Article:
Chinese, Spanish, Portuguese and Dutch ships are known to have travelled up and down the coast of Australia over many centuries.
In 1770, James Cook sailed past Stradbroke Island and named Point Lookout. He did not enter Moreton Bay.
In 1799, Matthew Flinders sailed into Moreton Bay in the Norfolk. He sailed from the north of Moreton Island to Coochiemudlo Island. He landed on Coochiemudlo Island in July that year.
In 1823, timber-getters and former convicts Pamphlett, Finnegan and Parsons were blown off course in their boat near Sydney and ended up on Moreton Island. They spent eight months living with Aboriginal people around Moreton Bay, including on North Stradbroke Island.
Also in 1822-1823, various officials were sent to Moreton Bay to see if it would be a suitable place for a convict settlement. One of these officials was John Oxley, who by sheer coincidence ran into Pamphlett and Finnegan. On their information, he explored the Brisbane River and recommended to the authorities that Moreton Bay would be an ideal convict settlement. The Moreton Bay Penal Settlement was set up in 1824 at Redcliffe, moving some months later to what is now Brisbane.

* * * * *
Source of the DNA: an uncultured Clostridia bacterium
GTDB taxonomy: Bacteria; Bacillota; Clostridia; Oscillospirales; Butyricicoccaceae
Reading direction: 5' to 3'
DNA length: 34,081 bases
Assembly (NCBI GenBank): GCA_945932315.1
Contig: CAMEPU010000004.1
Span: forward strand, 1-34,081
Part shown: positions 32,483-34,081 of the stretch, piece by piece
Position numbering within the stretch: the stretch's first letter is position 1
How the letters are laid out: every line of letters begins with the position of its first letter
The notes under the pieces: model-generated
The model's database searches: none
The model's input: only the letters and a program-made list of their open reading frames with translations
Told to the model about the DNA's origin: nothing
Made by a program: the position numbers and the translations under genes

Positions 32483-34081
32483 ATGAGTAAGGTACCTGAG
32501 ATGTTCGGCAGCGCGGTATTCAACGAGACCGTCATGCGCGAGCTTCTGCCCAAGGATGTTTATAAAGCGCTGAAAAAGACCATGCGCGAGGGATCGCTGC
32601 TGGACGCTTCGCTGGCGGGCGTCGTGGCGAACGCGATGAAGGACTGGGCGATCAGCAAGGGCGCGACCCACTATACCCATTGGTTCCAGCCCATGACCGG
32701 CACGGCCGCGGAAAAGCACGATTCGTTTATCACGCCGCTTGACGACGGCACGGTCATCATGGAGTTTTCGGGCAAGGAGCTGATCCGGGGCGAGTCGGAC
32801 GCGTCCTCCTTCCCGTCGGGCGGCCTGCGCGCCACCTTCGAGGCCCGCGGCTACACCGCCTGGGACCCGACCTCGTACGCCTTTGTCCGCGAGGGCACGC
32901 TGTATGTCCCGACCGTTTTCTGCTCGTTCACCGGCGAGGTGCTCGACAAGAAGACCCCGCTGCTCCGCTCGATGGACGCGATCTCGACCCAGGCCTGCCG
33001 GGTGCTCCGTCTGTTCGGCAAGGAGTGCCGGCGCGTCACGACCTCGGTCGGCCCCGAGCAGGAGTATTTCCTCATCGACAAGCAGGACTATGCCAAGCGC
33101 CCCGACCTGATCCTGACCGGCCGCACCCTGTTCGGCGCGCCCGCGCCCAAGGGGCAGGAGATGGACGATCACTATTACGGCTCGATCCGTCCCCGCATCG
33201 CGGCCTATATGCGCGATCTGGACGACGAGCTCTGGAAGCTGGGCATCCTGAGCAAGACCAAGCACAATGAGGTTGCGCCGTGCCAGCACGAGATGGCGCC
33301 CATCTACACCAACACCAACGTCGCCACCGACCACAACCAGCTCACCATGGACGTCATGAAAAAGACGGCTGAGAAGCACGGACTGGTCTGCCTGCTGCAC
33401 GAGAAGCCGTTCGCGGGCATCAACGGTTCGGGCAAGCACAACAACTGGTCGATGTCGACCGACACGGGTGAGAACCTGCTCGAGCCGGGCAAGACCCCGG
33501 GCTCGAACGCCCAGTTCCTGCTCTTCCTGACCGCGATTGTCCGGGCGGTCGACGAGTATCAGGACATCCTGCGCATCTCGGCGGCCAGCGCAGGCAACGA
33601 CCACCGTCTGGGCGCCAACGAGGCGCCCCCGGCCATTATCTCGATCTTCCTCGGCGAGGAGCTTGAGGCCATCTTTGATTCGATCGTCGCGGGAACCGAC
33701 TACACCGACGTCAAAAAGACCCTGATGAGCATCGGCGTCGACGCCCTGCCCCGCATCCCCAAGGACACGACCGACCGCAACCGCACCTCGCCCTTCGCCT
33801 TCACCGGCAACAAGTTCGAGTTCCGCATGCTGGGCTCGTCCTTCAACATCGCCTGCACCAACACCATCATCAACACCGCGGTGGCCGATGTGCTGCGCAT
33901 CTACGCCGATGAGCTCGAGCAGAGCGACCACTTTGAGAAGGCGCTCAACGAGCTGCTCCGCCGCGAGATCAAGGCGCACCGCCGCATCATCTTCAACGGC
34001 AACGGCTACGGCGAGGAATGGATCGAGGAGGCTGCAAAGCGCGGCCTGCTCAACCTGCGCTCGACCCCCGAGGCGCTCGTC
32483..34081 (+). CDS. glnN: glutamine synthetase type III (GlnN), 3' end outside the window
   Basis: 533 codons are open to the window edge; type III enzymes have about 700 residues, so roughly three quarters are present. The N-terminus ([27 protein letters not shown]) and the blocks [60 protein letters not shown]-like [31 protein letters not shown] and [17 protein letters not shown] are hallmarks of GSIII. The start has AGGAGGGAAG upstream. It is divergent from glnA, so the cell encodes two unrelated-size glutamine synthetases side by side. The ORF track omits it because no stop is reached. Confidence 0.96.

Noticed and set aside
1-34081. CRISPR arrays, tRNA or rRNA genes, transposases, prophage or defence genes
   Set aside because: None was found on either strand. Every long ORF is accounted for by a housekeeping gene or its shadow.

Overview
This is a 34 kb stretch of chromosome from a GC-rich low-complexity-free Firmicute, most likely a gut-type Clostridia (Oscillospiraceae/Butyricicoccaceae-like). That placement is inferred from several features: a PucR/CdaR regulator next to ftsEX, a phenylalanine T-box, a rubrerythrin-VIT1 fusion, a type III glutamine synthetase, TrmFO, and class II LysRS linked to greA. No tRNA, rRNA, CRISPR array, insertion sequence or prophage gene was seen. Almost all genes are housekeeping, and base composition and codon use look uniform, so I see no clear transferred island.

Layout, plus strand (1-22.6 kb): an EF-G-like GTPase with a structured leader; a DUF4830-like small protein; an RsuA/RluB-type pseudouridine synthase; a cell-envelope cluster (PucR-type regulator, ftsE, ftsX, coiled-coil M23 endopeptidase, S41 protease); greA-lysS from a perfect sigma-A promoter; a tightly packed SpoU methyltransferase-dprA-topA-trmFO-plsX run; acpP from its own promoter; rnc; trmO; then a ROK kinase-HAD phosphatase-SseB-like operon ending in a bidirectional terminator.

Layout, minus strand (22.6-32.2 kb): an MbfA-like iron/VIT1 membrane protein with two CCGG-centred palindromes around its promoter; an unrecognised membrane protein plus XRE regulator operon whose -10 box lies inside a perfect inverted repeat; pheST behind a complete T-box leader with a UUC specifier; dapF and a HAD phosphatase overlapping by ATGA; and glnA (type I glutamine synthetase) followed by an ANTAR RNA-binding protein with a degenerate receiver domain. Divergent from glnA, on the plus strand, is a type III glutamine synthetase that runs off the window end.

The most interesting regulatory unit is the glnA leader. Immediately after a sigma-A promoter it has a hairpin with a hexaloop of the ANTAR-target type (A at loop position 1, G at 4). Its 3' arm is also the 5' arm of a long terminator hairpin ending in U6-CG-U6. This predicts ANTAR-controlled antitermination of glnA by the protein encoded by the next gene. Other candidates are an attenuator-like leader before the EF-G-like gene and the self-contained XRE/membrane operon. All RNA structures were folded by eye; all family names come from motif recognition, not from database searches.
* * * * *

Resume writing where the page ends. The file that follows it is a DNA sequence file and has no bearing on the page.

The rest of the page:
During the Moreton Bay convict period (1824-1842) convicts lived and worked on Stradbroke Island and the Southern Moreton Bay Islands.
When the convict settlement was disbanded and Moreton Bay was opened to settlement from 1842, free settlers began to move to areas such as the Redland Shire. During the 1850s, all the land from Ormiston through Mt Cotton to the Logan River was leased to grazier Joseph Clark, who ran cattle on the land. He relinquished the lease in 1858 and farmers rather than graziers began moving to the Redlands.
For the next 100 years, most people who lived in the Redlands were farmers, timber-getters or fishermen on the Islands.
After the farmers
After World War II, areas such as the Redlands became very attractive for housing developments. In 1968, the Leslie Harrison Dam was built to supply water to the increasing population and since then, most of the Redlands’ farms have grown houses instead of crops.
About the Redland Shire
In 1880, the Tingalpa Divisional Board (later Shire Council) was formed to administer a large area that included what is now the Redland Shire. In 1885, the Cleveland Divisional Board (later Shire Council) was formed to administer the northern part including Cleveland, Thornlands, Ormiston, Wellington Point, Birkdale and Thorneside. The Tingalpa Divisional Board continued to look after a large area that included Victoria Point, Redland Bay, Mt Cotton and Capalaba.
The Redland Shire was formed in 1949 from the amalgamation of the Cleveland Shire and part of the Tingalpa Shire.